In June 1964, a group of fishermen off the northern Adriatic coast pulled a dull gray mass, shaped like a man, covered in barnacles, out of the water. It was the statue now known as Victorious Youth, believed to be the work of Lysippus-Alexander the Great’s personal sculptor. The fishermen took the statue ashore and sold it, cheap. It changed hands many times after that, quietly, until 1977, when the J. Paul Getty Trust purchased it for a then-record sum of $4 million from a Munich art dealer. In February 2010, Italy won a lawsuit in Italian court against the Los Angeles museum, demanding the statue’s return. The Getty, appealing, has yet to comply, arguing it was a Greek statue found in international waters.
One antiquities dealer argues: Who can tell me today that a Roman urn in New York is less a Roman urn than in Italy?
Victorious Youth is far from the only masterpiece in limbo-or in court. As million-dollar antiquities auctions (and a controversy surrounding them) kick off in in New York the week of June 6, never has the tension between collector, dealer and so-called “source” nation been higher. Late last week, Germany’s Foreign Minister formally spurned Egypt’s request for the return of the 3,000-year-old Bust of Nefertiti that sits in a Berlin Museum; three months ago Egypt hosted an international conference demanding the return of the Rosetta Stone from the British Museum, which has had it for 200 years. There are ongoing legal battles and new, or louder, claims from Turkey, China and Greece for the return of items. But Italy has been the most aggressive, successfully demanding the return of objects from both the Metropolitan Museum of Art and the Getty. (The Getty has returned 39 disputed objects to Italy since 2006, and isn’t finished, according to the museum’s general counsel, Stephen Clark.) Such disputes have pulled in collectors and chilled the climate for buying certain works, regardless of quality, dealers and auctioneers report. Now, three pricey ancient Greek items up for sale at Christie’s next month threaten to become a part of the messy, murky issues clouding the market.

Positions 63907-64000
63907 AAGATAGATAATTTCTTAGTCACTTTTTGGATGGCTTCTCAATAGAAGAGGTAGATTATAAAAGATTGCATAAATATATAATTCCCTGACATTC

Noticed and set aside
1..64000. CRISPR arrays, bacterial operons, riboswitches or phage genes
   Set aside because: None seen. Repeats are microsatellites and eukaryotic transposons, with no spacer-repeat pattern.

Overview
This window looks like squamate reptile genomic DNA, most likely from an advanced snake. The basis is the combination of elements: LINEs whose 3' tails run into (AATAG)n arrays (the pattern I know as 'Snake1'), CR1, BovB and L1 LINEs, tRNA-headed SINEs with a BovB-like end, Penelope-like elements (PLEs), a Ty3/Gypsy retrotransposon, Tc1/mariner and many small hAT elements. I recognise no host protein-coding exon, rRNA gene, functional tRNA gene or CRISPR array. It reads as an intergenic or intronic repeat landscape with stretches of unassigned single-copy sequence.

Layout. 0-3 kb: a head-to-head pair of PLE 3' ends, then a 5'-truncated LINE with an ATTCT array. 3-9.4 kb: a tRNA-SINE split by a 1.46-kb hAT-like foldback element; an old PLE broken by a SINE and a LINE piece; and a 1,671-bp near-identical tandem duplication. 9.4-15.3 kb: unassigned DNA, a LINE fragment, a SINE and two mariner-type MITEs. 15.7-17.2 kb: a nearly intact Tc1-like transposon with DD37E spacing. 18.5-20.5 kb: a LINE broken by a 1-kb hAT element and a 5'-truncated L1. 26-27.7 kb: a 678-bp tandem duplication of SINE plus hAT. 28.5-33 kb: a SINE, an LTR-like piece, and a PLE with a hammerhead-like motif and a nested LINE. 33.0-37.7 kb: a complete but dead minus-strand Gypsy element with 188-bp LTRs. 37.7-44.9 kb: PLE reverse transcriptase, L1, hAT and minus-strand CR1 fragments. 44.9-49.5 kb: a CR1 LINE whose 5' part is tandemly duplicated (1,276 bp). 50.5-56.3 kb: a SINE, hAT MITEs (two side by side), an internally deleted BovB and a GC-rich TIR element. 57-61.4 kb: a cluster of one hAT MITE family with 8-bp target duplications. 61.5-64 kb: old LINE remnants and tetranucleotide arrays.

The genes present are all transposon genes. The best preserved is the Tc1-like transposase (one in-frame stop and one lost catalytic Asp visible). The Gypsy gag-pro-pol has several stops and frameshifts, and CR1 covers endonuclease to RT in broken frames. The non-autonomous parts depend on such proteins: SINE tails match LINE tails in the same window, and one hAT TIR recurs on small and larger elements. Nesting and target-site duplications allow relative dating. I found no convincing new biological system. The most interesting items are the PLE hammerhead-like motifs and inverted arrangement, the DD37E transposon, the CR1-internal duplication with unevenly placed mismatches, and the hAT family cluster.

Here’s the back story: In 1995, Swiss and Italian investigators raided the Geneva warehouse of art dealer Giacomo Medici. Inside, they found a treasure trove of ancient objects, part of a massive network of illegally trafficked artifacts that Italian prosecutors said was orchestrated by Mr. Medici. He was found guilty of trafficking by an Italian court in 2004 and was sentenced to 10 years in prison. The case is on appeal. The warehouse contained hundreds of in-situ photographs of the objects that established their illegal excavation, mostly from Italy but also from Egypt and Greece. Many of these objects eventually ended up on the international antiquities market and in the collections of such leading collectors as Metropolitan Museum of Art trustee Shelby White.
Some attorneys and self-appointed looting watchdogs claim that three items up for sale at Christie’s on June 10 are pictured in those Medici warehouse photographs. “There were a lot of them, so it’s no surprise they’d still be popping up in sales,” said Patty Gerstenblith, who practices art and cultural heritage law.
At issue are Lot 139, a marble torso of a youth, headless, legless, missing the right arm, holding a cockerel in his left hand, valued at $20,000 to $30,000; Lot 112, a Greek terra-cotta goddess, nearly nude with draped fabric barely covering her left side, head cocked with attitude, valued at $6,000 to $8,000; and Lot 104, a cylindrical bowl featuring the image of a nude, frowning Eros, which rests atop a black goat’s head with white horns, valued at $25,000 to $35,000. “As a matter of policy, we do not sell works that we have reason to believe are stolen,” a Christie’s spokeswoman said.